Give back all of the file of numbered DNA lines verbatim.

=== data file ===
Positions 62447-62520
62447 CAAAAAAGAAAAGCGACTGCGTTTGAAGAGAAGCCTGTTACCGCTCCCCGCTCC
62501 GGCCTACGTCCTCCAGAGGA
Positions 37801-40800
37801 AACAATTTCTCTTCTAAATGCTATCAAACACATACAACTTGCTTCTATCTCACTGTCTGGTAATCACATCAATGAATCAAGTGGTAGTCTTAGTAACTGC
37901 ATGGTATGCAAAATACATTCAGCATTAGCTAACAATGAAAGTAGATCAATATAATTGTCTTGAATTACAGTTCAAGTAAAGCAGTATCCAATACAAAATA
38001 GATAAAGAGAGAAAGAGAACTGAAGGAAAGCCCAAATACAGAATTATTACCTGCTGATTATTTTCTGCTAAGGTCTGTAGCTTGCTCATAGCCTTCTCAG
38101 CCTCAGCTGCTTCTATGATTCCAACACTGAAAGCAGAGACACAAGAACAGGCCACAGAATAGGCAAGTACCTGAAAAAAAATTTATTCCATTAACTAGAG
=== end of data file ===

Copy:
Positions 62447-62520
62447 CAAAAAAGAAAAGCGACTGCGTTTGAAGAGAAGCCTGTTACCGCTCCCCGCTCC
62501 GGCCTACGTCCTCCAGAGGA
Positions 37801-40800
37801 AACAATTTCTCTTCTAAATGCTATCAAACACATACAACTTGCTTCTATCTCACTGTCTGGTAATCACATCAATGAATCAAGTGGTAGTCTTAGTAACTGC
37901 ATGGTATGCAAAATACATTCAGCATTAGCTAACAATGAAAGTAGATCAATATAATTGTCTTGAATTACAGTTCAAGTAAAGCAGTATCCAATACAAAATA
38001 GATAAAGAGAGAAAGAGAACTGAAGGAAAGCCCAAATACAGAATTATTACCTGCTGATTATTTTCTGCTAAGGTCTGTAGCTTGCTCATAGCCTTCTCAG
38101 CCTCAGCTGCTTCTATGATTCCAACACTGAAAGCAGAGACACAAGAACAGGCCACAGAATAGGCAAGTACCTGAAAAAAAATTTATTCCATTAACTAGAG